year = "2017",
month = "7",
day = "1",
doi = "10.1097/BRS.0000000000001948",
language = "English",
journal = "Spine",
issn = "1528-1159",
publisher = "Lippincott Williams and Wilkins",

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TY - JOUR

T1 - Intermittent Cervical Traction for Treating Neck Pain

T2 - A Meta-analysis of Randomized Controlled Trials

AU - Yang, Jheng Dao

AU - Tam, Ka Wai

AU - Huang, Tsai Wei

AU - Huang, Shih Wei

AU - Liou, Tsan Hon

AU - Chen, Hung Chou

PY - 2017/7/1

Y1 - 2017/7/1

N2 - STUDY DESIGNS.: Meta-analysis OBJECTIVE.: perform a comprehensive search of current literature and conduct a meta-analysis of randomized controlled trials (RCTs) to assess the neck pain-relieving effect of intermittent cervical traction (ICT). SUMMARY OF BACKGROUND DATA.: Neck pain is a common and disabling problem with a high prevalence in general population. It causes a considerable burden on the health care system with a substantial expenditure. ICT is a common component of physical therapy for neck pain in the outpatient clinic. However, the evidence regarding the effectiveness of ICT for neck pain is insufficient. METHODS.: Data were obtained from the PubMed, Cochrane Library, Embase, and Scopus databases from the database inception date to July 02, 2016. RCTs reporting the effects of ICT on neck pain, including those comparing the effects of ICT with those of a placebo treatment, were included. Two reviewers independently reviewed the studies, conducted a risk of bias assessment, and extracted data. The data were pooled in a meta-analysis by using a random-effects model. RESULTS.: The meta-analysis included 7 RCTs. The results indicated that patients who received ICT for neck pain had significantly lower pain scores than those receiving placebos did immediately after treatment (standardized mean difference?=?−0.26, 95% confidence interval?=?−0.46 to −0.07). The pain scores during the follow-up period and the neck disability index scores immediately after treatment and during the follow-up period did not differ significantly. CONCLUSIONS.: ICT may have a short-term neck pain-relieving effect. Some risks of bias were noted in the included studies, reducing the evidence level of this meta-analysis. Additional high-quality RCTs are required to clarify the long-term effects of ICT on neck pain.Level of Evidence: 1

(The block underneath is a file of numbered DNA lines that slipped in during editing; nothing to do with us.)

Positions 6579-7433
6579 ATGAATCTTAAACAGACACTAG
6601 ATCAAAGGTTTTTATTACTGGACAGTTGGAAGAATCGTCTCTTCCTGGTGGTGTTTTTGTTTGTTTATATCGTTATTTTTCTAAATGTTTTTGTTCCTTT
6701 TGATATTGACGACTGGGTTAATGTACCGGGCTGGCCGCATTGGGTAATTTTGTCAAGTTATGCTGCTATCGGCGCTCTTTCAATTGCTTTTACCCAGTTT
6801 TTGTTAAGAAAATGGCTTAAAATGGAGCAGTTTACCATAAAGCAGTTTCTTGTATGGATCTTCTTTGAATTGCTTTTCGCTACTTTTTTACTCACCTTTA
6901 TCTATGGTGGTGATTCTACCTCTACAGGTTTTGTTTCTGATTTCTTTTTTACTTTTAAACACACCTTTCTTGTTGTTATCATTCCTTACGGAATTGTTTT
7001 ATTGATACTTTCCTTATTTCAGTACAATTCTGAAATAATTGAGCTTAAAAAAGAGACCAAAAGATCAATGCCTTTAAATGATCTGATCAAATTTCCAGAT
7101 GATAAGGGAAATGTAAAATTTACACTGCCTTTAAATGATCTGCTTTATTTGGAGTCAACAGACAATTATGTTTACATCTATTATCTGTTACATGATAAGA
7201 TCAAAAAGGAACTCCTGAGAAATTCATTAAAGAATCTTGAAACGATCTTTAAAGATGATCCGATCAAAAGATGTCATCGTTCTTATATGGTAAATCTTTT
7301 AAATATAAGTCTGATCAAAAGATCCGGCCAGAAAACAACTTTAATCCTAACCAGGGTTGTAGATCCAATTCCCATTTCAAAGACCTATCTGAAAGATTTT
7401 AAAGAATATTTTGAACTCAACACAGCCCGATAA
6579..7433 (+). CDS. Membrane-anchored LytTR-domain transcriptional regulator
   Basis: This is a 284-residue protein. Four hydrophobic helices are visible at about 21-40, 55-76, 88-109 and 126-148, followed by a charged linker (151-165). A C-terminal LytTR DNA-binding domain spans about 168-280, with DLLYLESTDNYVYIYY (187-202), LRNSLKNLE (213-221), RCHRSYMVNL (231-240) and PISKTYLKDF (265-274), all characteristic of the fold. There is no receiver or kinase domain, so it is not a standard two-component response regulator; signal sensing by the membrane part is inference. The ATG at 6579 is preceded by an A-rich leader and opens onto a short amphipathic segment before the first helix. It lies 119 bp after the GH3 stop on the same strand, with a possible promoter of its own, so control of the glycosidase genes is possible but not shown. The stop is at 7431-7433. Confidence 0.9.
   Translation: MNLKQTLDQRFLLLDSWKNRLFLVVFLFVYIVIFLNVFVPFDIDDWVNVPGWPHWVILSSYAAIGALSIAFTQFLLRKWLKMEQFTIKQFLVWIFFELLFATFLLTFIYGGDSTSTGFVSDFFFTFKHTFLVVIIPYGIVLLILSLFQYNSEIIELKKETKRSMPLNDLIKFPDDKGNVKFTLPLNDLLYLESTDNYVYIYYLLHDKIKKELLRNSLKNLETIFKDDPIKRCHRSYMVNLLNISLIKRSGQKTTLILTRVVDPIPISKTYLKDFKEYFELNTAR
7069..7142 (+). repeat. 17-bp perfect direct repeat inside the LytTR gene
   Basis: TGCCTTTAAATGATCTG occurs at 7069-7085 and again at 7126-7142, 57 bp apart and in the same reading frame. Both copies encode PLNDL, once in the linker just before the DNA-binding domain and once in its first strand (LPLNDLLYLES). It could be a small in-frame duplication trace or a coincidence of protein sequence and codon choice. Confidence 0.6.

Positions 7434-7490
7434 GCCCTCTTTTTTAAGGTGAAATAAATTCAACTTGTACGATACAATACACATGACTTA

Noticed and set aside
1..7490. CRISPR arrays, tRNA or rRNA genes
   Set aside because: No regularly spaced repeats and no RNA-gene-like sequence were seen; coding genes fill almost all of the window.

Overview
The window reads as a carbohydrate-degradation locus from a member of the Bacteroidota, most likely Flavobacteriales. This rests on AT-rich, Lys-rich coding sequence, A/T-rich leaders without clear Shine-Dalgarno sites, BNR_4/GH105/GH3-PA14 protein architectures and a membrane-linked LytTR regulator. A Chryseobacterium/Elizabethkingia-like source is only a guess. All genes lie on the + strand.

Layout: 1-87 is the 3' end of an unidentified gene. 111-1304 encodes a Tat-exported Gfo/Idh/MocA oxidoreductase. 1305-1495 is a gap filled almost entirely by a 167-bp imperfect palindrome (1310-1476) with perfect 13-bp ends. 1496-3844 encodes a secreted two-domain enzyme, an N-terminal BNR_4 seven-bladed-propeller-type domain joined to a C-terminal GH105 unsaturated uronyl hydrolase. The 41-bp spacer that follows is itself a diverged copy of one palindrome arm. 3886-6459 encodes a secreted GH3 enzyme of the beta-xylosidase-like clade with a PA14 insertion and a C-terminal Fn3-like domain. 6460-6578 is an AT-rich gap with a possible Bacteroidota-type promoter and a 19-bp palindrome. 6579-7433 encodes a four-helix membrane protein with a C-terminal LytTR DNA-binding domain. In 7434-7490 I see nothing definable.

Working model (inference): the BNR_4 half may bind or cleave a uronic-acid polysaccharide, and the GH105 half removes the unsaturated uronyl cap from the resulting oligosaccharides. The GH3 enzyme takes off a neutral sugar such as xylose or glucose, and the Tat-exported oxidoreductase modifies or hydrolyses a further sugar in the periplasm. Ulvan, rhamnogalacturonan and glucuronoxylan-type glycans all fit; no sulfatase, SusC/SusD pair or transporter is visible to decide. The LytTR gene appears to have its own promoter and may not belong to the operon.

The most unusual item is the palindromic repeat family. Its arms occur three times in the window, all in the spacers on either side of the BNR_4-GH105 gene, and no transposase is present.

AB - STUDY DESIGNS.: Meta-analysis OBJECTIVE.: perform a comprehensive search of current literature and conduct a meta-analysis of randomized controlled trials (RCTs) to assess the neck pain-relieving effect of intermittent cervical traction (ICT). SUMMARY OF BACKGROUND DATA.: Neck pain is a common and disabling problem with a high prevalence in general population. It causes a considerable burden on the health care system with a substantial expenditure. ICT is a common component of physical therapy for neck pain in the outpatient clinic. However, the evidence regarding the effectiveness of ICT for neck pain is insufficient. METHODS.: Data were obtained from the PubMed, Cochrane Library, Embase, and Scopus databases from the database inception date to July 02, 2016. RCTs reporting the effects of ICT on neck pain, including those comparing the effects of ICT with those of a placebo treatment, were included. Two reviewers independently reviewed the studies, conducted a risk of bias assessment, and extracted data. The data were pooled in a meta-analysis by using a random-effects model. RESULTS.: The meta-analysis included 7 RCTs. The results indicated that patients who received ICT for neck pain had significantly lower pain scores than those receiving placebos did immediately after treatment (standardized mean difference?=?−0.26, 95% confidence interval?=?−0.46 to −0.07). The pain scores during the follow-up period and the neck disability index scores immediately after treatment and during the follow-up period did not differ significantly. CONCLUSIONS.: ICT may have a short-term neck pain-relieving effect. Some risks of bias were noted in the included studies, reducing the evidence level of this meta-analysis. Additional high-quality RCTs are required to clarify the long-term effects of ICT on neck pain.Level of Evidence: 1

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DO - 10.1097/BRS.0000000000001948